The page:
Each year, thousands of immigrants embark on a journey to Canada in pursuit of new opportunities and a brighter future. But the journey to establish oneself in this promising land is often filled with challenges.
For those newcomers, Divya Nagavara has emerged as a guiding light. Affectionately known as Dee among her friends, she offers support to students and newcomers as they navigate the complexities of life in their new country.
Originally from India, Dee embarked on her own immigration journey in 2012, initially moving to Australia. After overcoming the struggles of learning a new culture, she settled in the country and eventually became a citizen. A decade later, a new chapter unfolded as she and her husband decided to make Canada their home after securing jobs in the country.
Anticipating the potential loneliness that comes with starting anew in a foreign land, Dee took a proactive approach to building a sense of community well before landing on Canadian soil.
She created a group on Meetup and focused on making connections with fellow Kannada-speaking migrants — living in the Toronto region. Dee recognized the importance of having a support network that shares common cultural backgrounds and experiences, making the transition to life in Canada more manageable. She aimed to foster a tight-knit group that could provide mutual support, share insights and celebrate their shared heritage.
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“I wanted to make the new country more familiar to me,” said Dee, who works as a product manager at Scotiabank. “I knew the struggles of an immigrant when I migrated to Australia. Now, as a second-time immigrant, I wanted to make it mine as soon as possible. So, I started building a community of Kannadiga people before coming to Canada.”
Just 10 days after arriving in Toronto, Dee initiated a get-together for the community. What started with 18 people has now blossomed into almost 600 registered members, with many more connected through various social media platforms.
While rooted in Kannadigas, the community has evolved to embrace all individuals who have migrated to Canada and are in search of a supportive circle. “We engage in different types of enjoyable activities like hiking, axe throwing, badminton and more,” Dee said.
Beyond serving as a refreshing reprieve from the routine of daily life, these gatherings also serve as a catalyst for networking opportunities and open forums where members can candidly discuss their challenges and triumphs.
During these meetups, Dee discovered the myriad challenges faced by her fellow immigrants. Inspired to make a tangible difference, she embarked on a mission to understand these challenges more deeply.
“One day, a friend told me about students struggling to make ends meet. I wanted to understand what exactly the students’ problems were. To grasp the ground reality, I conducted a survey, initially within the community and later extended it to colleges,” she says.
The survey revealed a spectrum of issues, from finding accommodation and managing finances to adapting to a new culture. But the most significant challenge that surfaced was the struggle to secure employment.
In response, Dee launched a free mentorship program in August 2023 to assist those in need of guidance in building a career.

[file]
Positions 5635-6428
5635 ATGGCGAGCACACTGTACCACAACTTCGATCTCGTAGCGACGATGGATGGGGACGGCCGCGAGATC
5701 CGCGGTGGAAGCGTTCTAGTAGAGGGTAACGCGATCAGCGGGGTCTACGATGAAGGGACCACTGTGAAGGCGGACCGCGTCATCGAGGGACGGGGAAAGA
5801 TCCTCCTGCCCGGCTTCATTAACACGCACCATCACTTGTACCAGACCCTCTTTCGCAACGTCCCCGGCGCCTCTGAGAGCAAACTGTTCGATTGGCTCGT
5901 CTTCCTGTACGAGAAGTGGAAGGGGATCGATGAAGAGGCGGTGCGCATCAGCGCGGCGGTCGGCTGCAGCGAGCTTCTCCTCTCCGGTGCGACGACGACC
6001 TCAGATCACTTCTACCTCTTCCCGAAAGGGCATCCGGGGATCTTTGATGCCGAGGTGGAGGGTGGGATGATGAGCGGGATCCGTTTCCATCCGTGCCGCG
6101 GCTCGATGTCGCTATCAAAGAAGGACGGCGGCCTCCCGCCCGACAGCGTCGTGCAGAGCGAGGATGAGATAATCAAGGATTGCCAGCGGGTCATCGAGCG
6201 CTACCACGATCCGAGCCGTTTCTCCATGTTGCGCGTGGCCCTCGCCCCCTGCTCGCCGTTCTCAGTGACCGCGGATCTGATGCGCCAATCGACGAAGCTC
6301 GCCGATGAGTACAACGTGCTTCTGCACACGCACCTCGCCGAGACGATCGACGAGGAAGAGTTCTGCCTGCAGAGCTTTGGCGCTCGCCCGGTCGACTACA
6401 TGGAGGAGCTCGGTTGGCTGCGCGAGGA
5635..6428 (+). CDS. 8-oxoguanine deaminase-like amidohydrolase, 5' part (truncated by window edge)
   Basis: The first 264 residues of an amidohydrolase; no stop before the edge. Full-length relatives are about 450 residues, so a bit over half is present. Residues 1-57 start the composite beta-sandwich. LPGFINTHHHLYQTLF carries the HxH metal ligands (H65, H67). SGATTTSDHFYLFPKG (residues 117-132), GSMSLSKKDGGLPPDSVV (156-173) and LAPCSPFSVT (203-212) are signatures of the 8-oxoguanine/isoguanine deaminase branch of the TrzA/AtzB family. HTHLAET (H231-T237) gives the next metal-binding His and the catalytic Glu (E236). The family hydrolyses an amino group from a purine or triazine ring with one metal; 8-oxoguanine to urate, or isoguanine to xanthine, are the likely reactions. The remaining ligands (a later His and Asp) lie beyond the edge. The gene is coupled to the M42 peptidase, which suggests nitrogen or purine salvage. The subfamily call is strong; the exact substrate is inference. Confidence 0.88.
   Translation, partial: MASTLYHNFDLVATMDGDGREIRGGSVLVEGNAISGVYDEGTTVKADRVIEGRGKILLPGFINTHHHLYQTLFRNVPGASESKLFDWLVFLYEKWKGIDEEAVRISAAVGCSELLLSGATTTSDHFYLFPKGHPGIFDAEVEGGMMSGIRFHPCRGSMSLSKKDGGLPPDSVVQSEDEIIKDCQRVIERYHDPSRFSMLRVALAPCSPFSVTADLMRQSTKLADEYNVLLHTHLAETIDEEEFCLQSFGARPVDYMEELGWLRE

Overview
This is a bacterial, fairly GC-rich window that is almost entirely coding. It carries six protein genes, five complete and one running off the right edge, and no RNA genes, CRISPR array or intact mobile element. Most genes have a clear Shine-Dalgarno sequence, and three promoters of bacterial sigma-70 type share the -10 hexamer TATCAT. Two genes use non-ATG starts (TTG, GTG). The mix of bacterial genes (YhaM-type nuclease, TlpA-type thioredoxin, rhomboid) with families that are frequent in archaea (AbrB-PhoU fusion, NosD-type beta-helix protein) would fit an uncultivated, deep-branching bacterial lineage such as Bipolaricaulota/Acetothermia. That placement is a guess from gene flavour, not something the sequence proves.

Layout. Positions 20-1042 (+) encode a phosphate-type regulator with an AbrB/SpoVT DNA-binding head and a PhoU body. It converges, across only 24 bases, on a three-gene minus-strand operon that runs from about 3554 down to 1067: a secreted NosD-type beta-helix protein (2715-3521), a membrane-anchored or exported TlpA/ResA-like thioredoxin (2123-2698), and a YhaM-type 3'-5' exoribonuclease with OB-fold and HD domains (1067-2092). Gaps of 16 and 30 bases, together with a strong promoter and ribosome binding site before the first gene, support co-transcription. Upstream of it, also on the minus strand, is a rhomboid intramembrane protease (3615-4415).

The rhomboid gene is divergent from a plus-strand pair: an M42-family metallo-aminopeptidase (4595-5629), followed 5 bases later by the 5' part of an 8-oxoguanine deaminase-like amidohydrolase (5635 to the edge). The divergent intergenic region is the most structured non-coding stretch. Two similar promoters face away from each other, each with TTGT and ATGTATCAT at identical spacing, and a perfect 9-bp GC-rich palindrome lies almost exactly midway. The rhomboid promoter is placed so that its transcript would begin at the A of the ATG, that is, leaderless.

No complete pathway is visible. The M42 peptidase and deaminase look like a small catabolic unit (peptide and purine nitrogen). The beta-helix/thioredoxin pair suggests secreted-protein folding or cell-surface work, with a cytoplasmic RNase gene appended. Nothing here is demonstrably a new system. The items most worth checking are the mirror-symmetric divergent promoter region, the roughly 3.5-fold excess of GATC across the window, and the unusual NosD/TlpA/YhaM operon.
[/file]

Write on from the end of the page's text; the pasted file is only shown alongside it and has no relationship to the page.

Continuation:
One of the program’s success stories attests to its impact. A mentee, who recently secured a coveted job, expressed gratitude for Dee’s invaluable assistance.
“The mentorship program really helped me. I cracked a job after five rounds of interviews, and Divya was with me every step of the way,” said Srinivas Bharat. “She guided me in expanding my connections for job referrals, prepared me for technical rounds, and even helped me with interview preparation.”
Dee saw the need for more mentors and reached out to her network for others willing to help. In addition to the mentorship program, she has launched Infobeku, a website dedicated to empowering immigrant entrepreneurs by providing them with a free space to advertise their small businesses.
The driving force behind Infobeku is Dee’s first hand understanding of the challenges immigrants face, especially when trying to establish and promote their small ventures in a new country. While other advertising platforms often come with hefty price tags, Infobeku emerges as a beacon of hope for immigrant entrepreneurs, offering them a platform to showcase their products and services without the burden of costs.
Currently, Dee is actively curating and posting content on behalf of users who submit their details, but in the near future, Infobeku will evolve to allow users to directly advertise themselves on the platform.
“For many immigrant entrepreneurs, it’s the difference between being seen and staying invisible in a competitive market,” she said. “Infobeku’s commitment to being cost-free ensures that financial constraints do not hinder the growth and visibility of small businesses owned by immigrants.”
Somya Lohia, a seasoned journalist with over eight years of reporting and editing experience, embarked on a new chapter in her career by moving from India to Canada last year. Her journey in journalism began in India, where she contributed her expertise to renowned media houses like Hindustan Times, Times Now, The Financial Express, and Moneycontrol. Somya's passion for journalism lies in amplifying the voices of people, shedding light on their issues and concerns. During her professional journey, she has covered many social and political events and interviewed several Indian celebrities. In her downtime, she enjoys photography.